This has to be said. College swimmers: stop hazing and initiation drinking events for new members of your teams. Or you’re not going to have a team much longer.
The issue is almost reaching epidemic levels in the sport of swimming over the past few years. This summer/fall alone, three Division I programs were in the news for hazing-related issues.
Dartmouth canceled its entire fall meet schedule and its winter training trip in response to a 2016 event in which the first-year team members were required to create a “sexualized PowerPoint” for their teammates. (Is there a dumber reason to give up half a college swim season than a sexualized PowerPoint? That’s the hill you want to die on?).
East Carolina’s teams went under investigation over alleged hazing activities just last week, and though the teams themselves have been cleared, the school said it could still dole out punishments for specific athletes.
Just this week, Bucknell put it teams back on probation after an initiation event supplied underage team members with alcohol. (Bucknell’s teams were just about to wrap up a previous two-year stint on academic probation for similar reasons, proving that alcohol-based initiation is apparently so important that team members didn’t have the self-control to survive two whole years without it).
And these teams got off relatively easy compared to what we’ve seen.
In 2014, five Virginia swimmers were suspended on allegations of hazing, and later all five were slapped with a lawsuitby a former teammate who says they hazed and threatened him. Drury’s head coach was forced to step back from coaching the team this past winter in response to a former swimmer who says he was hazed so severely it left him unable to swim while suffering from PTSD and Conversion Disorder.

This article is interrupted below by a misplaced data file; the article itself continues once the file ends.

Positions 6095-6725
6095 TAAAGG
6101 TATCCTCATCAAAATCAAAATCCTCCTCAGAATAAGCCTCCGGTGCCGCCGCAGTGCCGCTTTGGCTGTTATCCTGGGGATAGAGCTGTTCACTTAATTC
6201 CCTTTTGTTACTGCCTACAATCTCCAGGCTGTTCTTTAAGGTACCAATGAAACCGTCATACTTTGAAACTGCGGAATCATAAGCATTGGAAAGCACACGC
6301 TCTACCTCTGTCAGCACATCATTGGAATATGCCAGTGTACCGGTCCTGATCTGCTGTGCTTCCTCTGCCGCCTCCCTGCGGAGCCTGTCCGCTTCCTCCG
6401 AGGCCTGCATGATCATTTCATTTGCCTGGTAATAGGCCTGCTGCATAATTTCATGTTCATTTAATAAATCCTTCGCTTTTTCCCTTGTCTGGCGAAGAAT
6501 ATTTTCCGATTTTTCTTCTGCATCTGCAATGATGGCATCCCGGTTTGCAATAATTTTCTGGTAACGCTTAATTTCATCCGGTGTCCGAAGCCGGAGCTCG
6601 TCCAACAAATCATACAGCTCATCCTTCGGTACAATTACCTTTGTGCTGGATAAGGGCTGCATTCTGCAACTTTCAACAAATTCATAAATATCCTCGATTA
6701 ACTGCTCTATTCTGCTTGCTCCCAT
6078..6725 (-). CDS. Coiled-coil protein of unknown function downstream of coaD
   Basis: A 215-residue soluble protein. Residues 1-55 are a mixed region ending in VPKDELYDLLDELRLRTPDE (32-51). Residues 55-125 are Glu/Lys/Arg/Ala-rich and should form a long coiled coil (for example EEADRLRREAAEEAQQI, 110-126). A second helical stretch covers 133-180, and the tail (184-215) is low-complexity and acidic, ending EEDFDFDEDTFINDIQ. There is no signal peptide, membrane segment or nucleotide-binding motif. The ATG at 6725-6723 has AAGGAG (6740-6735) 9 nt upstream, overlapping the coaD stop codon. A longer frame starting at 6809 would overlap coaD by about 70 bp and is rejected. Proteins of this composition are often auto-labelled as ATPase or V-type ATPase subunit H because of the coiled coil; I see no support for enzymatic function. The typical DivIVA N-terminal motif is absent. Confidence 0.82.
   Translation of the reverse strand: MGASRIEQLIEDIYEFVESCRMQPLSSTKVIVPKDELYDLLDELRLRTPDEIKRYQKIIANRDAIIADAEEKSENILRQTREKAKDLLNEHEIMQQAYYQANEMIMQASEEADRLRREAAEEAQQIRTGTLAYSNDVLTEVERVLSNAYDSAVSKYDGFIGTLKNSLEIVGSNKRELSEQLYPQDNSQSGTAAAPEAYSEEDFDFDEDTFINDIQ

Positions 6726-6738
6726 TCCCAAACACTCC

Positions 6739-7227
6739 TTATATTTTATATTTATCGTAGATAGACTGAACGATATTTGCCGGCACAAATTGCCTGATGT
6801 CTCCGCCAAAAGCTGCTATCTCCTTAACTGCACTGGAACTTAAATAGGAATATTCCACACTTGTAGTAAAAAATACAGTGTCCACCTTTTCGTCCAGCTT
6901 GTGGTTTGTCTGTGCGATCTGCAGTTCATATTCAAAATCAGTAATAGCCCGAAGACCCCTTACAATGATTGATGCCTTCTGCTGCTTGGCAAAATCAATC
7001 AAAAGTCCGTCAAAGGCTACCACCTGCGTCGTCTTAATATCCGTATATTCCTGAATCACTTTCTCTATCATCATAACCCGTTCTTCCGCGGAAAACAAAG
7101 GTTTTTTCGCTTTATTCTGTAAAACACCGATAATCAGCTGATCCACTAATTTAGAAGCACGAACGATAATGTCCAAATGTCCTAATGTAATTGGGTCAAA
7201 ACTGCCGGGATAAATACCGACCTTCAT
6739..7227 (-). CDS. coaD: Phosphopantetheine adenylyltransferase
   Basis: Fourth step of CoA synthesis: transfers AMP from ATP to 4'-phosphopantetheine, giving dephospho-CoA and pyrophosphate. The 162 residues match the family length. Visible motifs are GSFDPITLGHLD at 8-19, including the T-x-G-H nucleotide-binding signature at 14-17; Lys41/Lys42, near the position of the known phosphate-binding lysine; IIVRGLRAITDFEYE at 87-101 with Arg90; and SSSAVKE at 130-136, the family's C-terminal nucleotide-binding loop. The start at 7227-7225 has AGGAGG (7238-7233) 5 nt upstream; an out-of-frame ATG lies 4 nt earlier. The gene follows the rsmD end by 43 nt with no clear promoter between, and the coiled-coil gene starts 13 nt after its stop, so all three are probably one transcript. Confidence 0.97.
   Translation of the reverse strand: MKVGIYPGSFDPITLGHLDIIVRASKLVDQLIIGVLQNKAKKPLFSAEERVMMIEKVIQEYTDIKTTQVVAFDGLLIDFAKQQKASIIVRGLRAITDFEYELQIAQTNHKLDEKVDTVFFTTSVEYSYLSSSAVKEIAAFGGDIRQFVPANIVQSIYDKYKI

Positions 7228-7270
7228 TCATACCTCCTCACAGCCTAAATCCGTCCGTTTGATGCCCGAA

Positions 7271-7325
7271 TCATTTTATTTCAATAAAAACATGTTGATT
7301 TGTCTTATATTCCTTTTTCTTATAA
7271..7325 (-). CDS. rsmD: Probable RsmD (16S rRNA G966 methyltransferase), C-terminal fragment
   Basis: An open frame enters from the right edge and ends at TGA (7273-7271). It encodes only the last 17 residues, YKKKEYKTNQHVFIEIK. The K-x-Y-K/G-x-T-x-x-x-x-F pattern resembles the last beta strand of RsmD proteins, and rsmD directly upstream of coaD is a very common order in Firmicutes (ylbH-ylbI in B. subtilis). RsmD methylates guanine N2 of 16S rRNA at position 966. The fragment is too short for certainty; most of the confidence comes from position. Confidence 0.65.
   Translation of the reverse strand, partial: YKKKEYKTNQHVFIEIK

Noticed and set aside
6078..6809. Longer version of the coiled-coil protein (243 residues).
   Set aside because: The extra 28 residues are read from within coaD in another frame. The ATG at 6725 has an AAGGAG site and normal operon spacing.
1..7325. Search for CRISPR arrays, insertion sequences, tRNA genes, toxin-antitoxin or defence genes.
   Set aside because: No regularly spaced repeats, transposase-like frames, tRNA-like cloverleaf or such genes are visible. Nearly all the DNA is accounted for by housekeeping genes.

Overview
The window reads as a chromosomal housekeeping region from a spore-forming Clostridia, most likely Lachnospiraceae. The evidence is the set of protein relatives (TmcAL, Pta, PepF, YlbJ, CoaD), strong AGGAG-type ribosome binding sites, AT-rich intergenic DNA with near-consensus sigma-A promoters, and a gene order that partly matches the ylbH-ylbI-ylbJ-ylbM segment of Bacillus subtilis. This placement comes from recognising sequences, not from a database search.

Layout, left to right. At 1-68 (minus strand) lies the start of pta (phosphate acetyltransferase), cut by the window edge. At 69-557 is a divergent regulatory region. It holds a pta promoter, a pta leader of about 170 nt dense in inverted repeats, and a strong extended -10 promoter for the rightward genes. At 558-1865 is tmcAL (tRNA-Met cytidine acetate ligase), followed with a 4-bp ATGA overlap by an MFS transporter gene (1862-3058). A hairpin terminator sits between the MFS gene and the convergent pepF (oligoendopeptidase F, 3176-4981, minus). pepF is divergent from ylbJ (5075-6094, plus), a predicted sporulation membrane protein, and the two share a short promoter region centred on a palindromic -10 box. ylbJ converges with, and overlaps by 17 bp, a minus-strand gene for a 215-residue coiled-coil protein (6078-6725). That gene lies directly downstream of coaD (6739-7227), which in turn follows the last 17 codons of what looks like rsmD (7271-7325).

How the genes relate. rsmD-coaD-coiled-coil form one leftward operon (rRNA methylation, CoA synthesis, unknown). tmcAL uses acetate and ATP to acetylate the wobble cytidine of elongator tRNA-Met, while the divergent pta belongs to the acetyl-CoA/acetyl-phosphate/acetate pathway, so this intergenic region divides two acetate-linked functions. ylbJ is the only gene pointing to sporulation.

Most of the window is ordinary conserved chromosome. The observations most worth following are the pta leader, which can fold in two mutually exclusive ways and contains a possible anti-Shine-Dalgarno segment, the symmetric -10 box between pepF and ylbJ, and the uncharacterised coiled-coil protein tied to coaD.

And in 2015, Western Kentucky suspended its entire program for five years, terminating the positions of its entire coaching staff after a Title IX investigation into hazing concerns.
SWIMMING IN A PRECARIOUS POSITION
That Western Kentucky program isn’t coming back, folks.
At least, that’s the sentiment among a number of onlookers. By 2020, the school will have a choice. Option 1: a lengthy search process to hire up to 6 new coaches, who will then start completely over with an entirely blank roster, hoping to recruit enough swimmers just to fill a lineup in year 1 and with at least three or four years before having any sort of competitive chances. Option 2: electing not to resurrect the program and saving a few million dollars in the process.
Swimming is in a horrifically dangerous position at the college level, and would-be hazers need to realize it. College swimming programs across the nation are dropping like flies.